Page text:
The higher the melt skin temperature and injection mold surface temperature at time of contact with melt and higher the pressure, the better the appearance and strength retention. Weld-lines are an inevitable consequence of any tool feature that splits flow before it rejoins, just as night follows day. Their visibility and physical properties versus the rest of the molding will vary depending on the many variables mentioned. Avoid mold release spray like the plague, unless you want dreadful loss of strength. High aspect ratio metallic and pearlescent pigments are bound to accentuate appearance. Post-machining a real option, but adds cost, creates material swarf or cut blanks that can (with good control) be re-fed into the material feedstock (at a slight energy penalty, of course). No magic solution, just common-sense application of one or other of the approaches mentioned.
The concept of injection molding is to fill plastic materials to the cavity with the least pressure. Because of the compressible nature of a polymer melt there will be a pressure difference between the last point to fill and the gate with a matching difference in density and therefore shrinkage. If you can fill the cavity with a low pressure then the pressure difference from lptf and gate is smallest. To fill the cavity with the least pressure means that the apparent viscosity of the melt must be as low as possible and this is a function of temperature and shear rate (which for any single injection mold can be related to speed of filling). Ultimate filling speed is frequently compromised by poor venting resulting in gas burns or 'Dieseling'. Often the filling speed is reduced (wrongly) in preference to pulling the injection mold and improving the venting - but it is easier to do!
Shot Wt. 34 lbs.
Cycle Time 65 sec.
Resin Polypro
spec heat .87 Btu / (lb. F) See Chart
spec heat H2O 1.003 Btu / (lb/ F) @ 55 F
Ejected Part Temp. 120 F
Melt Temperature 440 F
Delta T 320 F
Temp. Rise in H2O 5 F (This is max allowable temp rise 2-3 F is suggested)
One Gallon H2O 8.33 lbs.
One Ton Chiller 12,000 Btu

Heat Load (Resin Thru put x Spec Heat (Resin) x Delta T = lbs. / Hr. of coolant required
(Spec. Heat (Coolant) x temp rise of coolant)
Thermal management approach does require time, effort and a good understanding of thermodynamics that is well beyond most tooling engineers. As with mold flow analysis, the new thermal approaches will take time to learn. The injection mold is basically a heat exchanger. However, it is a unique and specialized heat machine that requires attention if optimum performance is to be reached. I have seen a lot of injection molds done over the past three decades, from small medical to automotive body components. The approach is the same but different, that is applying engineering over design. I am always surprised at the low level of engineering done in regards to injection molds, even down to basics like structural strength (gee my tool is flashing). Transient heat flow, a CFD method, is becoming reliable. There are learnings from this technique and others that will go a long way to accomplishing solid thermal management.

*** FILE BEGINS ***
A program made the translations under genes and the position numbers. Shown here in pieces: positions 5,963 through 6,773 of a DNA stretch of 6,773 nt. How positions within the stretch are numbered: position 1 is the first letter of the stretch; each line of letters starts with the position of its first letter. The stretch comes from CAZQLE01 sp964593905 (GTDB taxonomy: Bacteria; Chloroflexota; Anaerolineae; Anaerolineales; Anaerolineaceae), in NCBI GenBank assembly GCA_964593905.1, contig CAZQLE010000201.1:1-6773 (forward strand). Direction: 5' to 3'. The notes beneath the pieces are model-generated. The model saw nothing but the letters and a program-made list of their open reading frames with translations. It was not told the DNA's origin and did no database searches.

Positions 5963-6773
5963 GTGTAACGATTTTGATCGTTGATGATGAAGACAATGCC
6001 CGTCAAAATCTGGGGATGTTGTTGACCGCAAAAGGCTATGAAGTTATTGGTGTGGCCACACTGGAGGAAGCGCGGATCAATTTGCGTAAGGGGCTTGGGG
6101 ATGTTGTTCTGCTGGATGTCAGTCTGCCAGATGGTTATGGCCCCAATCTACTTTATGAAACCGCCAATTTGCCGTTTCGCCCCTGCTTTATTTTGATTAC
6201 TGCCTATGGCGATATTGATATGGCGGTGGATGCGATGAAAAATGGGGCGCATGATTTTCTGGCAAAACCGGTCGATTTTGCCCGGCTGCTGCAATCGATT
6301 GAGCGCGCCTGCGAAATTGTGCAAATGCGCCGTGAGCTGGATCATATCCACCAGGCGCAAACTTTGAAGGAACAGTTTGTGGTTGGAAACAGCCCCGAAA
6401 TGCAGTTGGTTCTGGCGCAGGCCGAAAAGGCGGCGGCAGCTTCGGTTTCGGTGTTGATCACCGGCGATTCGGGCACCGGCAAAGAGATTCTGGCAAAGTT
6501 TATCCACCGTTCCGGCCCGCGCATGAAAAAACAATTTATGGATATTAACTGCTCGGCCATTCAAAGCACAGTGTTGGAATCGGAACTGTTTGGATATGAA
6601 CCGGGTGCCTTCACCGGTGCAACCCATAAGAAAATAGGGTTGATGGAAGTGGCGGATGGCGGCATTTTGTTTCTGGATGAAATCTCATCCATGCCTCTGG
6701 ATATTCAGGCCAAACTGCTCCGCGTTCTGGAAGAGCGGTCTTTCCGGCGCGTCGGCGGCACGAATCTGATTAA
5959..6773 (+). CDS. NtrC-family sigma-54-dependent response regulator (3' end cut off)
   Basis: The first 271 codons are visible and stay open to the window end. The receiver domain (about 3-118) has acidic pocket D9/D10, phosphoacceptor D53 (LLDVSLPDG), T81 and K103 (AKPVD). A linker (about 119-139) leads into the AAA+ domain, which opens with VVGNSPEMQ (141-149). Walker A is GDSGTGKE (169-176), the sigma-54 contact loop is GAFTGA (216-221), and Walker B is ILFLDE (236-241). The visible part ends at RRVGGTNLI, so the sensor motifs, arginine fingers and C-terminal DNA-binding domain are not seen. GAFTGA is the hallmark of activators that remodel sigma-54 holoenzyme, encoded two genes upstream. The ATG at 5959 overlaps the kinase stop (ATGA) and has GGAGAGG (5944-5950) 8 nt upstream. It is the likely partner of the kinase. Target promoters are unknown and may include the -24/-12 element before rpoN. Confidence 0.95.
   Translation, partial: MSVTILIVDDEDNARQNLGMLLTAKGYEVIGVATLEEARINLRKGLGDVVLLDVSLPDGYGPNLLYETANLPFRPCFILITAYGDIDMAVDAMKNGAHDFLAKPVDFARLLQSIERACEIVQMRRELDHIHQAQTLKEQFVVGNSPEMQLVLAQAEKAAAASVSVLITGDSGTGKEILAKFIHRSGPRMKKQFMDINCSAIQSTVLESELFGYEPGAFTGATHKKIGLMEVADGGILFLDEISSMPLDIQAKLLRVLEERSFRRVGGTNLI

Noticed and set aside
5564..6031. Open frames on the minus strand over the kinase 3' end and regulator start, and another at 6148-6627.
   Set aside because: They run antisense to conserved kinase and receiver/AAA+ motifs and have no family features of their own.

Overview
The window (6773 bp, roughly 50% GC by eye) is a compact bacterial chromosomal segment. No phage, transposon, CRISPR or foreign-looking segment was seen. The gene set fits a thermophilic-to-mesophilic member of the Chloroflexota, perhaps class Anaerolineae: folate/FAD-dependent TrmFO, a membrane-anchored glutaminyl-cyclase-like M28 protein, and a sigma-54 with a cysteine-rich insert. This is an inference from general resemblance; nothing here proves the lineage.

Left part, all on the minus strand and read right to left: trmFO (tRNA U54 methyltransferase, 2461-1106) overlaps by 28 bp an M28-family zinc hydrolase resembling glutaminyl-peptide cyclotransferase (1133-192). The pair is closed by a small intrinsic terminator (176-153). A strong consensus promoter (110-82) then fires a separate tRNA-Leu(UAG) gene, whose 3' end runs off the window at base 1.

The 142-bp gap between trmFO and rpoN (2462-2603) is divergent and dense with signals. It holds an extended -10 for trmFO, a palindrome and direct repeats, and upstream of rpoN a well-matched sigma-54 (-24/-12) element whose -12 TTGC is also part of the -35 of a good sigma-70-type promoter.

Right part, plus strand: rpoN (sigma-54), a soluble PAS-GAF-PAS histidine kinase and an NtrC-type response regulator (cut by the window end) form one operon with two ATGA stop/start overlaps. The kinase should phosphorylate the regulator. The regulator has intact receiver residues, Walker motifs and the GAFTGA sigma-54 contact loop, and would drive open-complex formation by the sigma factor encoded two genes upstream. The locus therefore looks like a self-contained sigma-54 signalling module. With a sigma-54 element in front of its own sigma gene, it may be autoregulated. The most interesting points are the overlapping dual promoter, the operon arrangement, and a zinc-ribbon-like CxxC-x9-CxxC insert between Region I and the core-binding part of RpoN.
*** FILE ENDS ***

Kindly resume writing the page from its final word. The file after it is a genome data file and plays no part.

The injection mold designing stage is the best time to place water in an injection mold but many of us have a shop full of molds that were designed by others and usually for slower cycles than expected today. Another part of the water flow equation as in the whole injection molding process is to find the water flow, injection mold temperature or BTU removal that works for your part. When part quality changes that should be one of the points to check before making adjustments to the process. The dynamics of water flow always wanting to follow the path of least resistance causes different water flow in the plant as injection molds are shut down, started up or changed. If the capacity of your cooling system changes so does the ability to remove heat or in some cases remove too much heat from the injection mold.

One of the things I find most frustrating is that when building multi cavity molds with independent circuits to each core/cavity, I find that the injection mold techs have jumped all the circuits together with a single in and out. When questioned they'll say... but I only have 2 in and 2 out circuits on the machine.